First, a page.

5 Easy Ways to Combat Rising Food Prices

It’s no surprise to learn that food prices are on the rise.  Severe weather prevented many farmers from planting and harvesting as usual and that, combined with rising fuel costs and demand, will make it more expensive than ever to feed our families.

Enviro Girl has to feed three growing boys, her husband and herself, so she’s vigilant about looking for ways to shave their food costs.  Here are 5 ways she’s found to save money while eating healthy:

1.  Buy in bulk in season.  It’s a lot cheaper to buy anything when there’s a surplus of supply.  When strawberries are in season, they’re $2 or less for a pint, off-season they cost $4 or more.  If you can buy seasonal fruits and vegetables in mass quantities and freeze or can them for the rest of the year, you’ll save bundles of money.  Enviro Girl buys a few cases of blueberries and peaches directly from a farm when they’re in season and freezes the contents — here’s the math on the blueberries:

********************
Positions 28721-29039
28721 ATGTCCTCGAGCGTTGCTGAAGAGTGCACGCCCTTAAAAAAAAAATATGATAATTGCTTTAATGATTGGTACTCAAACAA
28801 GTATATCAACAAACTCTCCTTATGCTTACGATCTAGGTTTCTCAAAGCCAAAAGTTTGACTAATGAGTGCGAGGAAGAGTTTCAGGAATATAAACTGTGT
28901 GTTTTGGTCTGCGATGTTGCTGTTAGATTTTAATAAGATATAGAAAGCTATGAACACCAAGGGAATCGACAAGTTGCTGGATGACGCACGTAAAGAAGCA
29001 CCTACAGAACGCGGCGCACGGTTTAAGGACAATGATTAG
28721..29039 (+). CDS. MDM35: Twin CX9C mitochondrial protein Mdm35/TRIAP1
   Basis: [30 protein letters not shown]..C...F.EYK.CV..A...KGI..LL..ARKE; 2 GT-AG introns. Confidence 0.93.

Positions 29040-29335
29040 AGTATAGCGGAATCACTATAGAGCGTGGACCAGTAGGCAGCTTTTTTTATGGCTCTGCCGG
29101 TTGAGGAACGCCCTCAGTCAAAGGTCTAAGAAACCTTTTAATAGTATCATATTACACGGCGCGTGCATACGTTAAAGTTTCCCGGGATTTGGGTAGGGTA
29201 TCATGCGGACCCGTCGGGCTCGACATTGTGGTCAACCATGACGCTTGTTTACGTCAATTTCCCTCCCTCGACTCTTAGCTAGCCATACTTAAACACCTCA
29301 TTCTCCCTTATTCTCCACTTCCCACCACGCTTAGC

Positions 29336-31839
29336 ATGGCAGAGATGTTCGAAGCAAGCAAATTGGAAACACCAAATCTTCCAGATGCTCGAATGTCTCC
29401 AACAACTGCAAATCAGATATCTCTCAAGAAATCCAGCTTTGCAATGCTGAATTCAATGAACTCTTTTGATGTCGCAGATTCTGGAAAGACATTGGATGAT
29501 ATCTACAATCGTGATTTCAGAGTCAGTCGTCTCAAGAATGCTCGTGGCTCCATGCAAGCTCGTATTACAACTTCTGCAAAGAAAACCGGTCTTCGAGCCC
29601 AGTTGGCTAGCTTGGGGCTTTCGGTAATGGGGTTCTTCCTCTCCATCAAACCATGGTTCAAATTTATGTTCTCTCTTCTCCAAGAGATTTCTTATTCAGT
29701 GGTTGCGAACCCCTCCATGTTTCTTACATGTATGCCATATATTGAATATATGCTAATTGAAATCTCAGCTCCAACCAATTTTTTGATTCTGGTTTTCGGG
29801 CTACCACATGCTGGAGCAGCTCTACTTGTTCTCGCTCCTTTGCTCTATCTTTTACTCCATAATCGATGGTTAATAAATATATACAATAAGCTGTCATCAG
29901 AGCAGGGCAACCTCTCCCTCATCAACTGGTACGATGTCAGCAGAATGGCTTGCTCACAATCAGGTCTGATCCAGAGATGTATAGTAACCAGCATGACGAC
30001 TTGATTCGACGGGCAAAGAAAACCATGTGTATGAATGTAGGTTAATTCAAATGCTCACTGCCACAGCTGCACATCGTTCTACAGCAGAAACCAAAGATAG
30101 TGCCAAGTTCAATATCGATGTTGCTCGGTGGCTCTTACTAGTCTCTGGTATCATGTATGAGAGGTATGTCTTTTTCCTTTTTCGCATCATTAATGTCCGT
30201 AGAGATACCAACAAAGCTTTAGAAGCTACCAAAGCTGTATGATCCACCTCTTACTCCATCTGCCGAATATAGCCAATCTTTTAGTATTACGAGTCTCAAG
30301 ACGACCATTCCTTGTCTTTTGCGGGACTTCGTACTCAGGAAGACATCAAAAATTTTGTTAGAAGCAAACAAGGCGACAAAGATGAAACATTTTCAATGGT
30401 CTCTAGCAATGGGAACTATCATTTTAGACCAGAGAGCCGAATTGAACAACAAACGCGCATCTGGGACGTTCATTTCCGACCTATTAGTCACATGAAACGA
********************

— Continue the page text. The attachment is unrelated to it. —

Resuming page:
$26 for a case in season is the equivalent of 30 pints that sell for $4 off-season, or $120.

Often you’ll find farmers selling bulk quantities of in-season produce at farmer’s markets — tomatoes by the bushel, cucumbers by the grocery sack to people looking to preserve it for winter.

2.  Learn how to can or freeze produce.  If you can put up 4-5 food items over the summer months, you’ll have food on hand to use when it’s out of season and you’ll save money because even if you buy that produce in bulk in season, it’s much cheaper than buying it processed at the grocery store.  Enviro Girl doesn’t think you’ll become Ma Ingalls overnight, but she assures you that freezing strawberries, peaches, beans, tomatoes and peppers is a cinch — the prep time involved is minimal for these foods and they’re easy to add into one’s weekly diet year-round. As you learn how to put up a few foods each year, you’ll gradually add to your repertoire and soon have a pantry to rival any pioneer wife.

3.  Grow your own.  A 2 foot by 10 foot strip of dirt running along the back side of your garage or yard can produce enough tomatoes, beans, onions, peppers, cucumbers and carrots for a family to eat for a year.  A tomato plant costs $1.50 at a greenhouse, a vine-grown tomato at a grocery store costs $1.50.  You’ll pick at least 15 tomatoes off a healthy tomato plant, more if you nurture it well.  By growing your own food to supply your groceries, you’re able to save money and reduce the impact of rising food prices on your family’s budget.